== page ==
Golden Ray Wreck Salvage Award at One Million [The Brunswick News, Ga.]

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September 17 — As the epic colossal, complex and multidimensional enterprise of removing 656 feet of shipwreck from St. Simons Strait surpasses the 2 year mark, the big question that preoccupies many minds boils down to two words: dollars and cents.

If the taxpayers of the Golden Islands are asking themselves, the answer is zero dollars and zero cents.

The owners and insurers of the castaways Golden ray don’t get off that easily.

In fact, a magazine specializing in the insurance industry recently assessed the cost of the Golden Ray rescue operation at $ 842 million and climbing. This is the permanent price of unprecedented operations, according to a 5 August article in the Londonpublication based on, Insurance Insider.

This figure is up from a February estimate of $ 788 million that has already been reported in another Londonindustry publication, The Insurer.

The cost includes not only the Herculean machines used to remove the wreckage, but also the large crews engaged in controlling pollution on land and water, said we Coast Guard Michael himes, spokesperson for the United Command. This is described in the Federal Oil Pollution Act 1990, which establishes environmental protection standards that must be observed during rescue operations in we waters.

Composed of coast guard, the Georgia Department of Natural Resources and Gallagher Marine SystemsThe Unified Command is there to ensure that rescue efforts and associated pollution control measures comply with oil pollution law, Himes said. And while the law’s guidelines insist on compliance regardless of the considerations on the issue of responsible entities, Himes said the owner and insurer of the Golden Ray are committed to paying expensive attention to the environmental clean-up of the lane. cleaning operation.

“When people look at this number (of $ 842 million), that’s what accountability looks like, ”Himes said. “I know people ask, ‘When will the insured be held liable? When will the shipowner be held responsible? Well, look at that price. When people try to figure out the cost, it is absolutely not taxpayers’ money. And the insurer and the shipowner fully support the (environmental protection) priorities of the Unified Command. “

The Golden Ray is owned by the South Korean shipping management company Hyundai Glovis and is provided by North of England P&I (Protection and Indemnity), although layers of corporate language obscure this foundation somewhat.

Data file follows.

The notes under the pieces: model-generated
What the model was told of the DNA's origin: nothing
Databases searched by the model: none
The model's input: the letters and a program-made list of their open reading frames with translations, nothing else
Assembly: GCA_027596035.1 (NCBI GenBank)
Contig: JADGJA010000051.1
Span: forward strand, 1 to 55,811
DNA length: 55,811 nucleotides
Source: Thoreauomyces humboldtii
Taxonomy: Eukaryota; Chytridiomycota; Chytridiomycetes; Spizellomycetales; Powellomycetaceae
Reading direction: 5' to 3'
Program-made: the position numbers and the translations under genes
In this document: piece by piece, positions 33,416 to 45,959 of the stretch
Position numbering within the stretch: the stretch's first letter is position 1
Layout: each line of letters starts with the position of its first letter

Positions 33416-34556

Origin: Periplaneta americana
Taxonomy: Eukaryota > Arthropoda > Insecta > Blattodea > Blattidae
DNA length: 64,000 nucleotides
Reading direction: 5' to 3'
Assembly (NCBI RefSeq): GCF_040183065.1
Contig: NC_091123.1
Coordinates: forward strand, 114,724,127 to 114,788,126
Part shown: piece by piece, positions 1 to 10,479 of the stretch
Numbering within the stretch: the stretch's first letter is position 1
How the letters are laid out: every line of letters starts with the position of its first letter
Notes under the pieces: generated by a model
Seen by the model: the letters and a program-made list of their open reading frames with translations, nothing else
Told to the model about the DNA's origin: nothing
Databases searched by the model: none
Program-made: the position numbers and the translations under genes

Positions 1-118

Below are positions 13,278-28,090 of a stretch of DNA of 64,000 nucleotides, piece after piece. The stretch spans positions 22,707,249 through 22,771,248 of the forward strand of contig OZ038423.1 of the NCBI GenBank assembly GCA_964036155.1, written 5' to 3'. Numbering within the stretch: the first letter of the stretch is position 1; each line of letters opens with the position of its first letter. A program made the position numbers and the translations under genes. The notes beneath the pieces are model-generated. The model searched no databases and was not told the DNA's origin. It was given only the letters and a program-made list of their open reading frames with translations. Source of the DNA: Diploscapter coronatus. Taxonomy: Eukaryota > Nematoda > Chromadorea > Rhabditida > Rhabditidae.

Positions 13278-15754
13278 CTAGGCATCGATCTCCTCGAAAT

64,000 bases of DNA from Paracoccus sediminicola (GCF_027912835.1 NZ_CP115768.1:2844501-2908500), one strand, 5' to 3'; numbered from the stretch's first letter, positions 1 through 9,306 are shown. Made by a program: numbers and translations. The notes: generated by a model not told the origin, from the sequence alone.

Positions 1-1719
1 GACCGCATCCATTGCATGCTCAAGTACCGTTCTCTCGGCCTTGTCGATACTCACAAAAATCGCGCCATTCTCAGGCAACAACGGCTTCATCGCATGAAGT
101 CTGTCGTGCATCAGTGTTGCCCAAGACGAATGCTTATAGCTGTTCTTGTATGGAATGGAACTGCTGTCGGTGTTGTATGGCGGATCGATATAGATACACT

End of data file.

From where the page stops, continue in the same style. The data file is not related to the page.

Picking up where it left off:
in the north of England is in fact just one of the many marine insurers in the UK P&I North Club.

In any event, the loss is incurred by a group of insurers under the umbrella of The International Group P&I.

And while the Hyundai Glovis Company has been listed from afar as the owner of the Golden Ray, technically the owner is a Korean outfit called GL NV24 Shipping Inc., according to a National Transport Safety Office report on the sinking which was released on Tuesday.

The NTSB report described Hyundai Glovis like chartering the Golden Ray. The Golden Ray was built at Hyundai MIPO Shipyard in Ulsan, South Korea, in 2017, with its sister ship, the Silver Ray.

Regardless of which of these entities takes the note, it was a drip even before the rescue operation began. When the Golden Ray spilled in the waters between Jekyll and Saint-Simon islands on September 8, 2019, the ship itself represented a loss of $ 62.5 million, according to NTSB report. Add to that another $ 142 million losses for the cargo of 4,161 vehicles that the vessel was carrying in its hold, the NTSB noted.

Like the price tag, the size and scope of the rescue operation was staggering. The Unified Command describes it as unique.

The rescue operation is being carried out by Texas-based T&T Recovery with a multitude of subcontractors. This includes a full-time flotilla of pollution clean-up boats in the waters surrounding the recovery site, as well as daily patrols on land to search for debris, balls of oil and tar, Himes said.

Costs included building a 1 mile perimeter environmental barrier around the recovery site, supplemented by a heavy duty mesh net underneath to catch loose vehicles. There’s also the imposing VB 10,000, a 255-foot-tall crane vessel that fed the chopping chain that split the wreckage into eight pieces for removal.

“I am comfortable saying that the amount of infrastructure that has been used around this historic wreck has never been done before in a we port, ”Himes said. “The protective barrier, the round-the-clock oil mitigation operations on the perimeter, the crews marching the shores every day, it comes at a cost. But that’s not the goal. To remove the wreckage to eliminate the environmental threat and the threat to navigation, that was the objective. “

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(c) 2021 The Brunswick News (Brunswick, Georgia)

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